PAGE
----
It’s about 63 as I write this outside, and the wind makes it colder. Long pants and long sleeves. Straight into fall without prologue or apology. We’ll get the warm weather again, he said,  not believing a word of it, but the sudden shift from thick humid summer to disinterested sun and prickly winds was a surprise, a backhand slap from a suddenly enraged paramour. And we had been getting along so well.

We’re having a block party tonight – yes, another block party; damned community can’t stop organizing itself (if I may repeat something I said over at Tim Blair’s place – successful communities, or those on track to becoming successful, organize themselves; if you need someone to come in and do your organizing for you, he might as well call himself Mollusk Wrangler or Sloth Herder. I say this as a former community organizer myself, but that’s another story) so we’ll all stand outside and chat and eat pot luck. Tomorrow real life begins. Tomorrow it’s up with the bus, out to the corner, and then back at the appointed hour in the afternoon to meet the bus. I missed all that last week. It still seems wrong; I didn’t get the end of the Fair, didn’t get Labor Day, didn’t get the usual transitional elements that ease you out of summer’s fields back into the chutes of duty.

Well. I had better get this down before it’s all forgotten, and Lord knows we cannot rob history of the recollections of a man who walked around downtown Denver for a week then edited video in his hotel room.

It began poorly. I landed in Denver, and discovered that the airline had lost my luggage. I was as pleased as you might expect, and after filing a complaint I went back to the carousel to wait for a clerk to process my particulars while I shot hot spiky waves out of the top of my head. Typical. So. FARGIN'. Typical. Then I noticed one lone bag riding the steel river, and that’s when I realized that my bag is only red on one side. Upside down, it looks black. Sorry! Nevermind! Hugs, much love, peace out. Went out to catch a shuttle to the hotel, and was informed there was no shuttle to the hotel. Took a cab. He had never heard of the Hilton Garden Inn Airport Hotel. I suggested that it was somewhere near the airport, but this didn’t help. Googled it on the iPhone, showed him the address, and off we went.

Fifty-two dollars later, I was dumped at the Hilton Garden Inn, located in a 1970s office park carefully designed to eliminate needless distractions, like bars and restaurants. Went to the front desk. They had no record of my impending arrival. They said they’d call the other Hilton Garden Inn. There’s another? Yes, by the airport.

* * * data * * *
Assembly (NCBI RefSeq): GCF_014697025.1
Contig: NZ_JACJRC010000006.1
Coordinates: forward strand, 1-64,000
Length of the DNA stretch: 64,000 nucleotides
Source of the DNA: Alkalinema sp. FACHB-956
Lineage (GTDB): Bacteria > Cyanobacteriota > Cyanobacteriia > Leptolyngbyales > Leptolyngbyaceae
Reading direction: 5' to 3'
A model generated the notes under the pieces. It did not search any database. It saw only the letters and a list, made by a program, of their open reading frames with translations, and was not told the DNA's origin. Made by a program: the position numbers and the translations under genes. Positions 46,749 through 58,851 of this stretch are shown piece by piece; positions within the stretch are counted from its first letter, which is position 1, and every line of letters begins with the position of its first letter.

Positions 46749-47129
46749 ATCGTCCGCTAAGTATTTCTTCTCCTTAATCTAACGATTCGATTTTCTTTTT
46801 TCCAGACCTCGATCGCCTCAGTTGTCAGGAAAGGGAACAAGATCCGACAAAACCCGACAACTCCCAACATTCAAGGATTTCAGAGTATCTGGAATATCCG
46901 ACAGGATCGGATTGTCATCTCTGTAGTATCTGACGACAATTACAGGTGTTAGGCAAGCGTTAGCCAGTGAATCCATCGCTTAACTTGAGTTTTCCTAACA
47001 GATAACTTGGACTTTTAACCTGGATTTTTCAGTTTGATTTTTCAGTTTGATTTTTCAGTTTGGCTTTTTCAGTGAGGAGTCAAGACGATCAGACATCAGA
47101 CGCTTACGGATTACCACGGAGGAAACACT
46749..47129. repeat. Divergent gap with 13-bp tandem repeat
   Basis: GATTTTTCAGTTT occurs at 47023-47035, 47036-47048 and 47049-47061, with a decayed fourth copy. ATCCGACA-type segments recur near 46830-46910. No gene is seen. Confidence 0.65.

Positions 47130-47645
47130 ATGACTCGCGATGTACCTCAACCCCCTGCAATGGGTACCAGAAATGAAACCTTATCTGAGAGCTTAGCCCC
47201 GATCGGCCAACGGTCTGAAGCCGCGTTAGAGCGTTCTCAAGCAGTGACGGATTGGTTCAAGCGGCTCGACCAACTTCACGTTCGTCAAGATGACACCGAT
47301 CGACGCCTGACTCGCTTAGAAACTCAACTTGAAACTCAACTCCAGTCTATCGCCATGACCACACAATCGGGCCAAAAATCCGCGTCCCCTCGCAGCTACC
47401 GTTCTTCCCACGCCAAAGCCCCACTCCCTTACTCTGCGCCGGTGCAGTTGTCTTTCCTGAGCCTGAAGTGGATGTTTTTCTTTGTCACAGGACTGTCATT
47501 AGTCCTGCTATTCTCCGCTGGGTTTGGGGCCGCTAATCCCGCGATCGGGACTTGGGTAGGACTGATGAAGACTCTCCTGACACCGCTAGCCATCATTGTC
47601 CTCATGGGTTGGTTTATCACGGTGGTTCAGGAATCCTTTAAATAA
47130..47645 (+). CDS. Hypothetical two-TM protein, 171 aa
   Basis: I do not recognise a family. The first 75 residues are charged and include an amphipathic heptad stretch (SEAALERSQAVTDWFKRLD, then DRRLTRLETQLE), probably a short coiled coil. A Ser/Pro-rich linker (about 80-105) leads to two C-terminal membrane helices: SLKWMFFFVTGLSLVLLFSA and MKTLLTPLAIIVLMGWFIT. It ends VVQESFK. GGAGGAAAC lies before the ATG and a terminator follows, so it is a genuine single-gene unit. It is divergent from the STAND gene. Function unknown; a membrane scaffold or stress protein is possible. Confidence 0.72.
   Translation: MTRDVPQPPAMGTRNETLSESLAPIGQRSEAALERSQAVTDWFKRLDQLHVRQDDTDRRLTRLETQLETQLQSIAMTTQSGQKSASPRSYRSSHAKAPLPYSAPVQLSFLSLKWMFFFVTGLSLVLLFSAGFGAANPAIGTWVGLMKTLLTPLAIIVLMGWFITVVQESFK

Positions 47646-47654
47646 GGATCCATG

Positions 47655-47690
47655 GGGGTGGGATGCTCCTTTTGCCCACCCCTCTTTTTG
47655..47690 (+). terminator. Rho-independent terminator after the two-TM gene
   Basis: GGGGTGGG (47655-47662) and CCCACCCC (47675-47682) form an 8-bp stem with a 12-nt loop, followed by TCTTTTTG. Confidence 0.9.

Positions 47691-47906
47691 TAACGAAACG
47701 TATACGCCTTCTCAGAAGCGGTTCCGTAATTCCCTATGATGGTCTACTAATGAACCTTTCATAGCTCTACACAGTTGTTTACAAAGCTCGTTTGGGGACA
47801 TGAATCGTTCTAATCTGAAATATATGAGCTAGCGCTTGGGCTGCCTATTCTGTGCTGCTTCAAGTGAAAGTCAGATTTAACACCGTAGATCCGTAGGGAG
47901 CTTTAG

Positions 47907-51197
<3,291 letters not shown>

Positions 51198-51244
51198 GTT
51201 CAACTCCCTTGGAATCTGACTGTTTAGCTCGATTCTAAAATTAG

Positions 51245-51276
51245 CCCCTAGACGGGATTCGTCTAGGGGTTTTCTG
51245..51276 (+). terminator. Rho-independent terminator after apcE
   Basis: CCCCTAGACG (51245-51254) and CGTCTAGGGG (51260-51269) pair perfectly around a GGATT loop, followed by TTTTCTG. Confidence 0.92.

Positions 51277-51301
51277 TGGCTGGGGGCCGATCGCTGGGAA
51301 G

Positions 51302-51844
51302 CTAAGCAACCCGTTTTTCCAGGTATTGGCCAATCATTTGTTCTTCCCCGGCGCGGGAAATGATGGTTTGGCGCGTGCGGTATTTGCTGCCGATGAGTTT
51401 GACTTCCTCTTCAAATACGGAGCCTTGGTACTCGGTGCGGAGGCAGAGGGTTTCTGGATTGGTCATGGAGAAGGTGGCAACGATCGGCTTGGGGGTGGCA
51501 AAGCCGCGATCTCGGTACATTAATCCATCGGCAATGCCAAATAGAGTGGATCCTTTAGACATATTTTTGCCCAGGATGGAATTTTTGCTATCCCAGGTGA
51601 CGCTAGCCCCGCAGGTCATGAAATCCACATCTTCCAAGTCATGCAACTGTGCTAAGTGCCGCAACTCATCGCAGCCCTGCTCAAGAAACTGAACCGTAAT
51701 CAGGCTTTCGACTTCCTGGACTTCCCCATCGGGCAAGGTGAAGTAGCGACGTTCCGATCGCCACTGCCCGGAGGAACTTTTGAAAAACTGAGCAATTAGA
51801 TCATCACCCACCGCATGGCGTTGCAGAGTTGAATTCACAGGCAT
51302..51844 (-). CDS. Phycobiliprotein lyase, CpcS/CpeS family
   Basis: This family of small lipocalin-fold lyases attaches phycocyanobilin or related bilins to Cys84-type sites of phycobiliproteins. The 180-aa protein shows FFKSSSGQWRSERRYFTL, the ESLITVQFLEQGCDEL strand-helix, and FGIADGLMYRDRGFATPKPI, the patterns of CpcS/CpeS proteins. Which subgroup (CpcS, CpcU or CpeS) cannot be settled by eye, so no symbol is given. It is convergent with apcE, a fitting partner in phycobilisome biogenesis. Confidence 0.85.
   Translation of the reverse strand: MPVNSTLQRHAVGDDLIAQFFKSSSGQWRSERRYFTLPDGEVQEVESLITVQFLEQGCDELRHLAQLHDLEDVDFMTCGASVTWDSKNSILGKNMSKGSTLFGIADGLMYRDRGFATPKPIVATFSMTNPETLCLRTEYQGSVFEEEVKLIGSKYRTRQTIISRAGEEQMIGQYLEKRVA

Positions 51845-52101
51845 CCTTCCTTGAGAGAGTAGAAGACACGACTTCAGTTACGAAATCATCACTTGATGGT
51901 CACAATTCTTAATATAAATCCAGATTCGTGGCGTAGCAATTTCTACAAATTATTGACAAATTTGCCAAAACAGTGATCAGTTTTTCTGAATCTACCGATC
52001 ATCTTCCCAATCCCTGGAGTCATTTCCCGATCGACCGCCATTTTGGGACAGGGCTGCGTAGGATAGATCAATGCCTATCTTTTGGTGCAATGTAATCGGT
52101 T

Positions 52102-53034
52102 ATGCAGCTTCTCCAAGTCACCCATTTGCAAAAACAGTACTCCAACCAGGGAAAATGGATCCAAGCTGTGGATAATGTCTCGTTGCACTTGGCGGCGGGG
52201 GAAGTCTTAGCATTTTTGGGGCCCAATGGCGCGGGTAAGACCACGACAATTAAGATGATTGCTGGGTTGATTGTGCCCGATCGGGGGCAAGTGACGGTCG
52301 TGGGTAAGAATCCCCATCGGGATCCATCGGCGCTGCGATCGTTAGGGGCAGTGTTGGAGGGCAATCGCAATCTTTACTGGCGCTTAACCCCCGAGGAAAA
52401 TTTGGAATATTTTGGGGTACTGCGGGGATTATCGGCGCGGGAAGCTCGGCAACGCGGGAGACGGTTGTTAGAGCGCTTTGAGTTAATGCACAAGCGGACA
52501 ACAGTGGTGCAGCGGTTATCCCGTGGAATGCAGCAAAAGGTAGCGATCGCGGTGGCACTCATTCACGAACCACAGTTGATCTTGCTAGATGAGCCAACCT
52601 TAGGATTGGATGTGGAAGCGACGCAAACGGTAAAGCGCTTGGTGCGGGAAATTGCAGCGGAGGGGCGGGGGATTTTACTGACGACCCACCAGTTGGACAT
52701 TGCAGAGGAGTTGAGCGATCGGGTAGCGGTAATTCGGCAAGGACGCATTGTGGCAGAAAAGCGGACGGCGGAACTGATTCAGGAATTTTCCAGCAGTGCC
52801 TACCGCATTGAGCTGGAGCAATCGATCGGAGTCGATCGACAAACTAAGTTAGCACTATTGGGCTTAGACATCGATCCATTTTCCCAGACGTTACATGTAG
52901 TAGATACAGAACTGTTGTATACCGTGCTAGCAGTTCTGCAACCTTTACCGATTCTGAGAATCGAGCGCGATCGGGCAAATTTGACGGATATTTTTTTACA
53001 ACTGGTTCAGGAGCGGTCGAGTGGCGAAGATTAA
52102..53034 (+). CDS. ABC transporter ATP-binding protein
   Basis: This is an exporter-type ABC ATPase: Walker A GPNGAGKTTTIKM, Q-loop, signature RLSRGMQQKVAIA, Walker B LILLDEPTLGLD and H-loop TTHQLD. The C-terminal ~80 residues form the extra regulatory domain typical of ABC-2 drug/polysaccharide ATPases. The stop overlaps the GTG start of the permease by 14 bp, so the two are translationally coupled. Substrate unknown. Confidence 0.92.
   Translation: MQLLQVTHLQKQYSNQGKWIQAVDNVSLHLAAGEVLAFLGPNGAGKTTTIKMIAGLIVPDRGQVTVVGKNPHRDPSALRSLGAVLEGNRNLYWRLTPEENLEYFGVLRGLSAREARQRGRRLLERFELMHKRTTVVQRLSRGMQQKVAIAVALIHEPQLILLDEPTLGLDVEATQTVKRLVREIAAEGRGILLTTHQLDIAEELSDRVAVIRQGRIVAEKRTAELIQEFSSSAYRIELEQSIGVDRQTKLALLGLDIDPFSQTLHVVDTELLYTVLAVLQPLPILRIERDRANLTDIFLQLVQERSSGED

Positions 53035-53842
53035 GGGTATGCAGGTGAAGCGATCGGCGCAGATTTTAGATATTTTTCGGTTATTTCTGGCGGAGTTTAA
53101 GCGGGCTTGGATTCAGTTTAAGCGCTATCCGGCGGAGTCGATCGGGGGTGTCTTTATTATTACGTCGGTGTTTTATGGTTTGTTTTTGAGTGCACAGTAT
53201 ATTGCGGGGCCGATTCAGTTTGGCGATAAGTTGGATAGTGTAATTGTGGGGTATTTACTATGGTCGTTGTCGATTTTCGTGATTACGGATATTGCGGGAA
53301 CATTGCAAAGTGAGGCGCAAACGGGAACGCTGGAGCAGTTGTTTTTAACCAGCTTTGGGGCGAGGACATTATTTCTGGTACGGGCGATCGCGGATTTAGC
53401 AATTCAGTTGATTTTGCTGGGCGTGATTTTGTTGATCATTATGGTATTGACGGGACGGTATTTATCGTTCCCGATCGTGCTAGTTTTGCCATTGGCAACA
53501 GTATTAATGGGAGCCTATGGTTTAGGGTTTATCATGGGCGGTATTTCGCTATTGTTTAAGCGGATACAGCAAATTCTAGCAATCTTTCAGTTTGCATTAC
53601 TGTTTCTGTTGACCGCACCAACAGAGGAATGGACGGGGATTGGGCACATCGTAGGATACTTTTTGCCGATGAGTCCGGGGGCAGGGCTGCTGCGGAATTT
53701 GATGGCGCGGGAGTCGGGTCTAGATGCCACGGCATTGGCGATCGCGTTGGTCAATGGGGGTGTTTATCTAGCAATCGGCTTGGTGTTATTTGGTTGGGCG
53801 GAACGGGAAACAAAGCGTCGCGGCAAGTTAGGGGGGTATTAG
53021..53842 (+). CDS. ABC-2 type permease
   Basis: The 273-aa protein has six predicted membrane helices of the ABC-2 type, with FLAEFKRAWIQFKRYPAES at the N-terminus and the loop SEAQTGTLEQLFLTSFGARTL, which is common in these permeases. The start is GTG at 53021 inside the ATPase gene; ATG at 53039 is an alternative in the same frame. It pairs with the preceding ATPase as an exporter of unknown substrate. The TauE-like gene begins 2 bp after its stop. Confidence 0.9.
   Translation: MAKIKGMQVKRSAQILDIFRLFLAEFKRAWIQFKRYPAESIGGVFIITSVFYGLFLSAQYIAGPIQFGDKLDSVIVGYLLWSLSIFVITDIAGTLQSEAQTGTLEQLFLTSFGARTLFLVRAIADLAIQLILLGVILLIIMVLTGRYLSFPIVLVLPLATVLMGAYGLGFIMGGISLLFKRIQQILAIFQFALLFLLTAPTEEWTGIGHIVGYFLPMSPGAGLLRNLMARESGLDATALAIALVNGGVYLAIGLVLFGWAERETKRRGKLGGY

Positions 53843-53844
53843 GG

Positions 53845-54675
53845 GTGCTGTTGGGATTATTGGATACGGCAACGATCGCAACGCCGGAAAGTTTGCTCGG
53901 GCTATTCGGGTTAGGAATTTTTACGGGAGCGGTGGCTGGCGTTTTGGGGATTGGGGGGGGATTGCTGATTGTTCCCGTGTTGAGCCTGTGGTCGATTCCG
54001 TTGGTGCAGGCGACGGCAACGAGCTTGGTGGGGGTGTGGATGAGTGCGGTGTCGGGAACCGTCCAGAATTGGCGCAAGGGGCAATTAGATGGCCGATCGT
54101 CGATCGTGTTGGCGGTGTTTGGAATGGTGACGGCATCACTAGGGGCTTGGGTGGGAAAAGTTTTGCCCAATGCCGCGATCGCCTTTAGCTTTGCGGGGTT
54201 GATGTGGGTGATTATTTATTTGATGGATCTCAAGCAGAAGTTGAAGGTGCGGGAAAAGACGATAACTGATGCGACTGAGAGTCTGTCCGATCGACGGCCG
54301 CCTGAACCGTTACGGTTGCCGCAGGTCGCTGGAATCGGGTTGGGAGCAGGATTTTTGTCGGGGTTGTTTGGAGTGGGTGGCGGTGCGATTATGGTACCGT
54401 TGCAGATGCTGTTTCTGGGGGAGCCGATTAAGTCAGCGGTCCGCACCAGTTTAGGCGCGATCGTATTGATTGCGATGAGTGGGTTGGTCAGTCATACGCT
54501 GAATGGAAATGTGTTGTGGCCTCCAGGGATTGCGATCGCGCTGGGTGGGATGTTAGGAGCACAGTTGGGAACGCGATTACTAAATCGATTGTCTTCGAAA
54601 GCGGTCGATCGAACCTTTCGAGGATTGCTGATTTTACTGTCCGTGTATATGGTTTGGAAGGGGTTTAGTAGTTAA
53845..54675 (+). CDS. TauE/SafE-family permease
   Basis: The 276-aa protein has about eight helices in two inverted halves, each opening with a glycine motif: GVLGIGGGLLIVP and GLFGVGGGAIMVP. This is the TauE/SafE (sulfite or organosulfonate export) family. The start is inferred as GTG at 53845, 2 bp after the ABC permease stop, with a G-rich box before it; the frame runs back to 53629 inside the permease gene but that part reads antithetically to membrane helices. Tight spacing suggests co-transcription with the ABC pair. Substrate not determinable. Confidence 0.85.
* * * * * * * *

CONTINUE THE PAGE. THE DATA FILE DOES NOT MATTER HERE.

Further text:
Argh. Stood outside in the wind and the mist, shivering, waiting for a cab. The cabbie, he was not pleased with the other cab. “This he should know,” he said emphatically. I was deposited at another hotel in another suburban office park, but this one had bars and restaurants. I was happy. The clerk gave me a card-key; it felt odd.

“It’s wood,” he apologized. “They made us use wood keys.” They being Denver, or the DNC, or Paris and Nikki. The writing on the key said it was made of SUSTAINABLE WOOD, which sounds like some sort of Viagra sold in co-ops. 

“They break,” said another clerk. “People put them in their wallet and they get bent or wet and they don’t work.”  She also showed me how to orient the key when I used it: there was a hole punched on one side to guide blind users. So I’d been in Denver 45 minutes and I’d already been screwed by public transportation and given a strenuously correct hotel key. What next?

I checked out the room; it was fine. There was no Garden, per the name, but it had outlets and a flat raised sleeping surface and a TV and a bathroom full of Neutragena products worth hoarding, so I was happy. View: an office building. Mood: hungry. I went across the street to Ted’s Montana Grill, sat at the bar, and did not order the bison. The menu had lots of bison. You had to work to avoid bison. Conversation with the barkeep explained it all: the “Ted” was Ted Turner. Brilliant: the man buys half of Montana, fills it with Bison, kills them, then sends the rendered products to a distribution network that makes up the overhead on liquor. I had the chicken. It was fantastic.